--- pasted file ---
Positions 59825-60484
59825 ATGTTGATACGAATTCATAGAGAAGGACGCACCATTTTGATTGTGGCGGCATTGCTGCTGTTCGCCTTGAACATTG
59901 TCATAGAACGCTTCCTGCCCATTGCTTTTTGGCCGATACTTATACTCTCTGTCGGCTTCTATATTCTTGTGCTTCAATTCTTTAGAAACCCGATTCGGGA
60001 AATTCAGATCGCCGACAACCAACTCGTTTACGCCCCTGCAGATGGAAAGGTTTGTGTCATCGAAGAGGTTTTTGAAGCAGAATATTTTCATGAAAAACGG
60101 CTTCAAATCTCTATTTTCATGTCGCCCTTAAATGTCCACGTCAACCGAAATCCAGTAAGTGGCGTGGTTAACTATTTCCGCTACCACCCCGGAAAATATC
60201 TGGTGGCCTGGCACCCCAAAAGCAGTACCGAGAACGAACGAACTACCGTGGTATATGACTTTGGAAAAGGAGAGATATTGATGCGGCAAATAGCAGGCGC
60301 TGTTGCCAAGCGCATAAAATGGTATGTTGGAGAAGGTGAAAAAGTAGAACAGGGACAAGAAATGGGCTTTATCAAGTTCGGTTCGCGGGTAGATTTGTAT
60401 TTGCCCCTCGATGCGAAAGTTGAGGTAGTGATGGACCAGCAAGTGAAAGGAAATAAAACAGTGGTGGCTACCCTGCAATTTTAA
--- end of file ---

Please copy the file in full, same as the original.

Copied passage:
Positions 59825-60484
59825 ATGTTGATACGAATTCATAGAGAAGGACGCACCATTTTGATTGTGGCGGCATTGCTGCTGTTCGCCTTGAACATTG
59901 TCATAGAACGCTTCCTGCCCATTGCTTTTTGGCCGATACTTATACTCTCTGTCGGCTTCTATATTCTTGTGCTTCAATTCTTTAGAAACCCGATTCGGGA
60001 AATTCAGATCGCCGACAACCAACTCGTTTACGCCCCTGCAGATGGAAAGGTTTGTGTCATCGAAGAGGTTTTTGAAGCAGAATATTTTCATGAAAAACGG
60101 CTTCAAATCTCTATTTTCATGTCGCCCTTAAATGTCCACGTCAACCGAAATCCAGTAAGTGGCGTGGTTAACTATTTCCGCTACCACCCCGGAAAATATC
60201 TGGTGGCCTGGCACCCCAAAAGCAGTACCGAGAACGAACGAACTACCGTGGTATATGACTTTGGAAAAGGAGAGATATTGATGCGGCAAATAGCAGGCGC
60301 TGTTGCCAAGCGCATAAAATGGTATGTTGGAGAAGGTGAAAAAGTAGAACAGGGACAAGAAATGGGCTTTATCAAGTTCGGTTCGCGGGTAGATTTGTAT
60401 TTGCCCCTCGATGCGAAAGTTGAGGTAGTGATGGACCAGCAAGTGAAAGGAAATAAAACAGTGGTGGCTACCCTGCAATTTTAA